Beans and rice. It's such a seemingly simple and universal diet staple, consumed the world over. In Professional Cooking 2, we had a whole lab on beans and rice, and rightfully so. Together, beans and rice provide all essential amino acids. But I really did my last batch wrong - oh so wrong.
Our group took on Hoppin' John - black-eyed peas with bacon - while finessing risotto and pilaf as side projects. I crafted a mean cremini mushroom-and-leek pilaf, but meanwhile, a pot of parboiled white rice desiccated to mush due to my inattention to ratio (one part rice to one and a half - not two - parts liquid) and, well, general neglect of that particular pot.
As for the final dish, not even sweet bacon could save it. The beans were pulverized from too much heat for too long.
I needed to give beans and rice another go. I also wanted to use up some of my beans at home, which I had optimistically bought in bulk, thinking that I'd be more likely to use them if I had them at arm's reach. Despite my best efforts, I do often forget to pre-soak, but there is a save: the quick soak. Bring the beans to a boil, cook for two to three minutes and then remove from heat; cover and let sit for one hour.
I decided to put my adzuki beans to use and incorporate Asian flavors to go with the origin of the adzuki, first cultivated thousands of years ago in Korea and China and, after that, Japan.
Combining the small red beans with miso, shiitake mushrooms, tamari and long-grain brown rice results in a nourishing umami powerhouse. (Umami is often described as a beefy taste - a fifth taste sensation in addition to sweet, sour, bitter and salty. It's what comes through in mushrooms and fermented products such as miso, made from fermented soybeans.)
The earthiness of the mushrooms, whole grains and beans benefits from the shock of color and oozy richness provided by a sunny-side-up fried egg. I did this reflexively and then remembered that I'd seen it before. The runny-egg-on-rice thing is Korean all the way. You might think of bi bim bap. I imagine a scene of Korean ladies from my mom's church slapping fried eggs on rice like smarmy breakfast line cooks. You can't argue with that.
Adzuki Beans and Brown Rice, Miso and Shiitakes
Makes about 7 cups or 6 servings
This meal is gluten-free and vegetarian, or vegan if the egg is omitted. Note: Don't salt your beans while cooking; salt inhibits moisture absorption.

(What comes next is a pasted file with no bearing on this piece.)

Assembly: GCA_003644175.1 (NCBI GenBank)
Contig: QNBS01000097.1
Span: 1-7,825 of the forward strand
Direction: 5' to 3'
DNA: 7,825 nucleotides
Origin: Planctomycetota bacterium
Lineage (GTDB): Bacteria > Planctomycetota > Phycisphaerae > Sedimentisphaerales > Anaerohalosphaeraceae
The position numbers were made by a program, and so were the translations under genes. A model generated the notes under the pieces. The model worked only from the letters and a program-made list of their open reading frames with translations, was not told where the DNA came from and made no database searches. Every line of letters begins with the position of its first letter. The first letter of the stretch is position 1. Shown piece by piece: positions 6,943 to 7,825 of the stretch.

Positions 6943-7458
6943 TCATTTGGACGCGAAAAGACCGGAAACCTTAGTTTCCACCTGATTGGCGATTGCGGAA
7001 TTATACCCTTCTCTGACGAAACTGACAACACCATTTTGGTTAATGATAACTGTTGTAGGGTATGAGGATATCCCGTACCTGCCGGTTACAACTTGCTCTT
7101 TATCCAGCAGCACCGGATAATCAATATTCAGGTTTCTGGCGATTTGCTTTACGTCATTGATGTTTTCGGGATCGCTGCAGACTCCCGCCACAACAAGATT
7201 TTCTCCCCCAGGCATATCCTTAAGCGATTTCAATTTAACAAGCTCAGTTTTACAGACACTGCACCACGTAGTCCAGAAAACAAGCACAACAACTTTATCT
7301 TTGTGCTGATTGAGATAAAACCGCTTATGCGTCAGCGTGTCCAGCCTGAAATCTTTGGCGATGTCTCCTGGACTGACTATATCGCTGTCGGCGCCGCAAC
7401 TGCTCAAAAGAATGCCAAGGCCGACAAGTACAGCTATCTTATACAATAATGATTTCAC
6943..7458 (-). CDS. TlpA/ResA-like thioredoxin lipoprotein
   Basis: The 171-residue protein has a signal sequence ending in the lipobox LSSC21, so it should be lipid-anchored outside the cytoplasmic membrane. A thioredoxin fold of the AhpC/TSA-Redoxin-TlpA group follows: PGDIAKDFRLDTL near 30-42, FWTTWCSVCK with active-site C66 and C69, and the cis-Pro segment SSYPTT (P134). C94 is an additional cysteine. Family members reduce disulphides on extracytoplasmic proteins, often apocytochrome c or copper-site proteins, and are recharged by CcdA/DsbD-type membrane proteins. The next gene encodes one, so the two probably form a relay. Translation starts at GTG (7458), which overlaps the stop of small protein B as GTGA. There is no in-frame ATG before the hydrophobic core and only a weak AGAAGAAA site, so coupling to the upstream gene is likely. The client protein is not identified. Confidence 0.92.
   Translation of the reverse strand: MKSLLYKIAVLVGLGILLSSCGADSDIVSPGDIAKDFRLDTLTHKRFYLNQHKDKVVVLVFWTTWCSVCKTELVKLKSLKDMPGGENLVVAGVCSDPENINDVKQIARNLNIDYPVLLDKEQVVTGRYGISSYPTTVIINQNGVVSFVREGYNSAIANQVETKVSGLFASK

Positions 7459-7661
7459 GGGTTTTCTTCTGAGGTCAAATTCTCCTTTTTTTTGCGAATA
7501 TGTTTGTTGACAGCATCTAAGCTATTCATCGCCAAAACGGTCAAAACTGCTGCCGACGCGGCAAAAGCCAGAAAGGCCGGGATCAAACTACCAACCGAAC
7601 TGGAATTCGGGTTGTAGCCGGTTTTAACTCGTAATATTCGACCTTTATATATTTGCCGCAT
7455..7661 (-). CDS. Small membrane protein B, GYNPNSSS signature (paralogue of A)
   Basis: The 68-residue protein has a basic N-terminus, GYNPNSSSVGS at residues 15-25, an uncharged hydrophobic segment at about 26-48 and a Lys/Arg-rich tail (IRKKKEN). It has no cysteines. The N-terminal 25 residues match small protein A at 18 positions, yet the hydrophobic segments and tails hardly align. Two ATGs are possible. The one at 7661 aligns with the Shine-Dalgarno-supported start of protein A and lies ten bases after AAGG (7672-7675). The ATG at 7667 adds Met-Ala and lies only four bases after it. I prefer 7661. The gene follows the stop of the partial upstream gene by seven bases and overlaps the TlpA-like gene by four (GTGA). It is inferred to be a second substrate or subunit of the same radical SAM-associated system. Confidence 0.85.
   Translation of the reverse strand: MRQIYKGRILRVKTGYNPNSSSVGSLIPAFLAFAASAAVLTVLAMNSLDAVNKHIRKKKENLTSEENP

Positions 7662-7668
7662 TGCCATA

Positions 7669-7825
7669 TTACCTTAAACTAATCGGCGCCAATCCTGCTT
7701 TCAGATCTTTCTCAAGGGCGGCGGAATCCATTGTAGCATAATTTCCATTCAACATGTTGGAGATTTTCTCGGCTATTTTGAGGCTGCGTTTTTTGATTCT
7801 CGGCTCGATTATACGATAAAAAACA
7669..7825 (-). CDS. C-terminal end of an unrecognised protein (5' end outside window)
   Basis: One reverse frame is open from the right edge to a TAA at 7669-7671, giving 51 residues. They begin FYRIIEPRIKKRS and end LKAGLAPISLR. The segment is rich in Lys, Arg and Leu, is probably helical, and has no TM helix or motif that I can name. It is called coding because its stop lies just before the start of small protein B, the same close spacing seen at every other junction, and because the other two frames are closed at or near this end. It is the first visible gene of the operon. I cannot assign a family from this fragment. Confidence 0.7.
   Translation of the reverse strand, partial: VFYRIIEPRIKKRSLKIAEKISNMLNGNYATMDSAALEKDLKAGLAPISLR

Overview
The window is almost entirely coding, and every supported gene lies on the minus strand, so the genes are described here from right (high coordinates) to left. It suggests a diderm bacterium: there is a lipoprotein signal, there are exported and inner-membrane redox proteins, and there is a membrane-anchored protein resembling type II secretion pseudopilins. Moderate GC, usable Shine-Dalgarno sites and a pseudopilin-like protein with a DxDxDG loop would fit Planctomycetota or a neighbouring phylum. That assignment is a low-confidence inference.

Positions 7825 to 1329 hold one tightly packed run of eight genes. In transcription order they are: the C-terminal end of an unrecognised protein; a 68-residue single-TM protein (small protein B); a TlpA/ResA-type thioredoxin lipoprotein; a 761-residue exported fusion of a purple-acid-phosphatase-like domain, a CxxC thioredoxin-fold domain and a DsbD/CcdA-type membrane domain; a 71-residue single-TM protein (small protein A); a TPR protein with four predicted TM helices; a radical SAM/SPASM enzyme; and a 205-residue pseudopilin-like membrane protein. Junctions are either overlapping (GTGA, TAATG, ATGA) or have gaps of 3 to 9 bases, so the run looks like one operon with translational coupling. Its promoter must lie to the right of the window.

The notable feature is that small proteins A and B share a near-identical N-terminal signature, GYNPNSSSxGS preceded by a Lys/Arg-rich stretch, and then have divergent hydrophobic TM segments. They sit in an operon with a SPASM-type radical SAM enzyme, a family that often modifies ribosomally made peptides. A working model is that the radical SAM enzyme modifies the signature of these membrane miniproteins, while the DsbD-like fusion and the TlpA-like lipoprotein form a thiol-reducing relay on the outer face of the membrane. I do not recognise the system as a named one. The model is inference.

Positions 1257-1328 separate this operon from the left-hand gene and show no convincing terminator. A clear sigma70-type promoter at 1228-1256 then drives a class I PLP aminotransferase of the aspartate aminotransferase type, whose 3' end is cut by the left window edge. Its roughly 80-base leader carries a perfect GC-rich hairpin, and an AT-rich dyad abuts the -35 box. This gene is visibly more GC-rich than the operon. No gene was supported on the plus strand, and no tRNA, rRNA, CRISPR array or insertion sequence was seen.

- 6 cups vegetable stock or water
- 1 cup dried adzuki beans, rinsed and soaked
- 2 cups water
- 1 cup long-grain brown rice
- 1 tablespoon plus 1 teaspoon yellow miso paste
- 1 pound shiitake mushrooms, chopped, stems removed and reserved
- 6 scallions, thinly sliced, 1 reserved for garnish
- 2 tablespoons wheat-free tamari
- 1 tablespoon mirin
- 1 tablespoon vegetable oil
- 1 cup water chestnuts, chopped
- 3 tablespoons toasted sesame seed oil
- optional: 6 eggs, fried sunny-side up
Whisk together 1 tablespoon miso and 2 cups water in a small saucepan. Add rice and bring to a boil. Reduce heat and simmer, covered, for 40-45 minutes until rice is tender and liquid is absorbed. Remove from heat and keep covered for 10-15 minutes. Fluff and combine with beans and mushroom mixture when ready.
Meanwhile, bring beans and 6 cups of vegetable stock or water to a boil in a saucepan (add mushroom stems for extra flavor, if desired). Once the liquid is boiling, reduce heat and simmer, covered, about 50-55 minutes until beans soften but hold their shape. Drain and reserve 1 to 1-1/2 cups cooking liquid.
As beans simmer, sauté mushrooms in vegetable oil over medium high heat until liquid evaporates and mushrooms soften, about 7-8 minutes. Whisk together tamari, remaining 1 teaspoon miso and 1 cup reserved cooking liquid. Add liquid, water chestnuts and beans to mushrooms, adding additional liquid as needed to reach desired consistency.
Stir until well combined and thick sauce forms. Add hot fluffed rice and scallions. Finish with sesame oil and top with sunny-side-up egg and reserved scallions if desired.